My old friend Allen Downey has a thoroughly sensible post about correlation and causation.
It is true that correlation doesn’t imply causation in the mathematical sense of “imply;” that is, finding a correlation between A and B does not prove that A causes B. However, it does provide evidence that A causes B. It also provides evidence that B causes A, and if there is a hypothetical C that might cause A and B, the correlation is evidence for that hypothesis, too.
If you don’t understand what he means by this, or if you don’t believe it, read the whole thing.
I do think he’s guilty of a bit of rhetorical excess when he says that “the usual mantra, ‘Correlation does not imply causation,’ is true only in a trivial sense.” I think that the mantra means something quite specific and valid, namely something like “correlation does not provide evidence for causation that’s as strong as you seem to think.” One often sees descriptions of measured correlations that imply that the correlation supports the hypothesis of causation to the exclusion of all others, and when that’s wrong it’s convenient to have a compact way of saying so.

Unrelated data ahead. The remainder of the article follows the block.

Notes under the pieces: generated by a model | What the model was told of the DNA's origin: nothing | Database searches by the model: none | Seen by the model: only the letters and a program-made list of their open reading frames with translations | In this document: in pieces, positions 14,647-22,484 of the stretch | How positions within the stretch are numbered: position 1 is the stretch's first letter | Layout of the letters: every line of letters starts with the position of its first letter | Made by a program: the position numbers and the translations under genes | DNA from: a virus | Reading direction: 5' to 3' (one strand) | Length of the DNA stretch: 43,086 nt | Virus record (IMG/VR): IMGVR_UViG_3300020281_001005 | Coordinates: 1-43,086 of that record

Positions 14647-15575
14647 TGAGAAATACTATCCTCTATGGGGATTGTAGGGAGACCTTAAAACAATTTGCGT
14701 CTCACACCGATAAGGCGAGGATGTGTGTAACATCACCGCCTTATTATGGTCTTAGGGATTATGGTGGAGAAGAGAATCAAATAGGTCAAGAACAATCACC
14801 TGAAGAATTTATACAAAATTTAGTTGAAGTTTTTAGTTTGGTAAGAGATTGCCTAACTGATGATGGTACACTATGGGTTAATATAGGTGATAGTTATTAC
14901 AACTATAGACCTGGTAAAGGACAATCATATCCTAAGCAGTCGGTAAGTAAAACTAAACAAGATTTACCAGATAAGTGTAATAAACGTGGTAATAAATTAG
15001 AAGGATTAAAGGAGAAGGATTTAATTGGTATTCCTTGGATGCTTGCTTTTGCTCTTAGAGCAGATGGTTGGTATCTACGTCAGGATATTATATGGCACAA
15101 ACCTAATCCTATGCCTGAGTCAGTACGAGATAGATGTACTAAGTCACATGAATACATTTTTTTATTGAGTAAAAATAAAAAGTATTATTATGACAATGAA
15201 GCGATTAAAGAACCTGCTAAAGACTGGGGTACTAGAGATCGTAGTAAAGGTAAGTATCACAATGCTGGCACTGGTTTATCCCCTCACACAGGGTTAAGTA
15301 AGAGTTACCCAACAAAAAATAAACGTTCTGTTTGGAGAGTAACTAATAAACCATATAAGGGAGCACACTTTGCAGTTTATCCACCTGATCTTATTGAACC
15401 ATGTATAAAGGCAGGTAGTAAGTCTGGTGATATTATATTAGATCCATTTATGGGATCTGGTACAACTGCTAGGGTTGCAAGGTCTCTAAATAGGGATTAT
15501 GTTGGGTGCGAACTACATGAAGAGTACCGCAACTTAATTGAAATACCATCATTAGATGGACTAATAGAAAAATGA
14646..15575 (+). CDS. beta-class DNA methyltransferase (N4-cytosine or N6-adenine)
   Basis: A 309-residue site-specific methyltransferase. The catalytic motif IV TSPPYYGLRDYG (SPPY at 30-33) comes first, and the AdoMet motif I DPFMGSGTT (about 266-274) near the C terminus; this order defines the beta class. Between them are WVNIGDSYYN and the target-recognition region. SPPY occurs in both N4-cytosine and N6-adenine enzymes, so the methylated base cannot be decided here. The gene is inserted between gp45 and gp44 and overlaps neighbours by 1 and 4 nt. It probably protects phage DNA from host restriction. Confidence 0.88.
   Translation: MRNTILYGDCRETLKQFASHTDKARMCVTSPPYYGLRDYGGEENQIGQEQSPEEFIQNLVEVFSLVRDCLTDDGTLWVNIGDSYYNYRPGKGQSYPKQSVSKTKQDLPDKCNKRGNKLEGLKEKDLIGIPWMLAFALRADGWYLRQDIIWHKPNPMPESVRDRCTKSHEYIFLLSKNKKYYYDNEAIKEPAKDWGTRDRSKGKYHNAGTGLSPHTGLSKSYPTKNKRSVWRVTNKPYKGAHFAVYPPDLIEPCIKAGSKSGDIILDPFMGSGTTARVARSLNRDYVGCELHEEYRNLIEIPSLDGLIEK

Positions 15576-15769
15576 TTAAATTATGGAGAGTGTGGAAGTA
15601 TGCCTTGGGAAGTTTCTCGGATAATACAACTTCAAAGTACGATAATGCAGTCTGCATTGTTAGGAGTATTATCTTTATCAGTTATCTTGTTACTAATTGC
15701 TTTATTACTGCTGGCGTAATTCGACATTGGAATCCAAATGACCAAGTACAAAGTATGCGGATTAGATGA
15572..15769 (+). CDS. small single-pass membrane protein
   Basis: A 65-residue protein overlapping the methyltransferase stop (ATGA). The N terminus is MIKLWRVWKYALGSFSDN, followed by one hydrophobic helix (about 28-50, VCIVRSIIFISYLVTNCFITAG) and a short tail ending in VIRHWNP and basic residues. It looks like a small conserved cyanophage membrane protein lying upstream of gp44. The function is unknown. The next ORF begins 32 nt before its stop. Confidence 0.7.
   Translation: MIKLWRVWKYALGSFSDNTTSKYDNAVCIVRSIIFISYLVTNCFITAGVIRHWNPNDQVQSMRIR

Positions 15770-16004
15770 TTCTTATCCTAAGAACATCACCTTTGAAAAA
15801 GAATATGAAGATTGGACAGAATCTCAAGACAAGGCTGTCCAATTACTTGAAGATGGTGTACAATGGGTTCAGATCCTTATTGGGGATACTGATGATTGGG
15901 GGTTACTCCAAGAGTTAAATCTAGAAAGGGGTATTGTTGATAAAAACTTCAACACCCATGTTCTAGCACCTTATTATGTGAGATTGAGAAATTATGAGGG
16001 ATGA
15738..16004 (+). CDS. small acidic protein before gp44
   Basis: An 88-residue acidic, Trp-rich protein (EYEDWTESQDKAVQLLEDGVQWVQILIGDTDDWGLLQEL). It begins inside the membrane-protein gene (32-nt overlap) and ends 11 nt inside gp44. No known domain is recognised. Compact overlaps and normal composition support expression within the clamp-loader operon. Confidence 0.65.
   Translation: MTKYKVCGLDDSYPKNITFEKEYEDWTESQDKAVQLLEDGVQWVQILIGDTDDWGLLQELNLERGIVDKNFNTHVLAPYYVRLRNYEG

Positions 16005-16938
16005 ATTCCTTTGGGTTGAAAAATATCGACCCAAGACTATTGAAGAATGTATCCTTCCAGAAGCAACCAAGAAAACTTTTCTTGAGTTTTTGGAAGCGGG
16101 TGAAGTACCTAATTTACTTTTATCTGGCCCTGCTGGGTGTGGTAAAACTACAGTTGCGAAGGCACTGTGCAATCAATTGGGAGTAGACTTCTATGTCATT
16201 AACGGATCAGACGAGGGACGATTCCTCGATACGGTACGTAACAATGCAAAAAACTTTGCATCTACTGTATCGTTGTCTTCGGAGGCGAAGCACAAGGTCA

But that’s a small quibble, which gets even smaller if I include the next phrase in that quote from Allen,
The point I was trying to make (and will elaborate here) is that the usual mantra, “Correlation does not imply causation,” is true only in a trivial sense, so we need to think about it more carefully [emphasis added].
I couldn’t agree more, and everything Allen goes on to say after this is 100% correct.